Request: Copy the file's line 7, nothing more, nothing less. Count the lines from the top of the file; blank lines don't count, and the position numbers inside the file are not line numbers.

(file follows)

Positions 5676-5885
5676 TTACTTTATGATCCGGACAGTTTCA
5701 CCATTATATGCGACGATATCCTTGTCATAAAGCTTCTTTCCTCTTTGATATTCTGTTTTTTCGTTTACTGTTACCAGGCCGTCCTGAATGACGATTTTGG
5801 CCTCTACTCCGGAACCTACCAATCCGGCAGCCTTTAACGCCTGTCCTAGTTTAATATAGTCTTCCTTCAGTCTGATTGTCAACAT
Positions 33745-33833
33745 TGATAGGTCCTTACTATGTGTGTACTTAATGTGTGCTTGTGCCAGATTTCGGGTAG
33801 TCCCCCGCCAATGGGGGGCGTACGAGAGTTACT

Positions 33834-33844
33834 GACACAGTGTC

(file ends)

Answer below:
33801 TCCCCCGCCAATGGGGGGCGTACGAGAGTTACT